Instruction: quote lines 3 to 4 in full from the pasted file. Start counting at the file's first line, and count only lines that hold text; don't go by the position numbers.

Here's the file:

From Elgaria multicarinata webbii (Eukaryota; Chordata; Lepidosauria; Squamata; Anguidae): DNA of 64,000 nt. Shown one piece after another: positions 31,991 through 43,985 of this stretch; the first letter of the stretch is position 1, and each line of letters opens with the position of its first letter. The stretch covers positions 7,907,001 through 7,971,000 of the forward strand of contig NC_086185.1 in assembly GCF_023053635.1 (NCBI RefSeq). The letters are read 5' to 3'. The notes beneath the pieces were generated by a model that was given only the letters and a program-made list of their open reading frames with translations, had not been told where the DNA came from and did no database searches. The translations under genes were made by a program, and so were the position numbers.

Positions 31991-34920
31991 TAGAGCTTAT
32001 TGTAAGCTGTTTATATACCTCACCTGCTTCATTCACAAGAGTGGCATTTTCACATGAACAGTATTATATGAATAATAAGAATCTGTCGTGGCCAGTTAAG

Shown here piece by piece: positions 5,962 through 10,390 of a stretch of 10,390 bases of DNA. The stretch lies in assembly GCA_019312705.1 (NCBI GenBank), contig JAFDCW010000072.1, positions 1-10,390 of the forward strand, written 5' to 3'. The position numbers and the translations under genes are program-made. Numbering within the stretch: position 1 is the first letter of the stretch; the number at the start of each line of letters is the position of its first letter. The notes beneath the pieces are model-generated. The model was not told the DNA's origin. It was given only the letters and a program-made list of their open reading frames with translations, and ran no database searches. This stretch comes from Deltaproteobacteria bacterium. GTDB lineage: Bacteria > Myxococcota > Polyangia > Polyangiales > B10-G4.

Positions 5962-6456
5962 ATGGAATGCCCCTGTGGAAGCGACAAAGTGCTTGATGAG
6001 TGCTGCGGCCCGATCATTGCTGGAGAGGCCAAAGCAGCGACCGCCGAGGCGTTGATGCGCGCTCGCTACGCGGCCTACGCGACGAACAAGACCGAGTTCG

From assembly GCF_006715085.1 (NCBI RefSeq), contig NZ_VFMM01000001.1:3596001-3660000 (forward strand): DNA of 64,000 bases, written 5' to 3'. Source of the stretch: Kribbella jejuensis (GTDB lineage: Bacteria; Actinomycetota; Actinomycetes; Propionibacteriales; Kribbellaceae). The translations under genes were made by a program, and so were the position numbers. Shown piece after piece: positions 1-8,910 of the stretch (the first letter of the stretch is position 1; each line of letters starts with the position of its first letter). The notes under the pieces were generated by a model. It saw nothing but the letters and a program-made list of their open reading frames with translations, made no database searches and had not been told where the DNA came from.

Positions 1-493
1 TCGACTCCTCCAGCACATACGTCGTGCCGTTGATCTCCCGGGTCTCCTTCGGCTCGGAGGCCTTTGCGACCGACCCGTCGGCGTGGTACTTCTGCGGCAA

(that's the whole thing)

31991 TAGAGCTTAT
32001 TGTAAGCTGTTTATATACCTCACCTGCTTCATTCACAAGAGTGGCATTTTCACATGAACAGTATTATATGAATAATAAGAATCTGTCGTGGCCAGTTAAG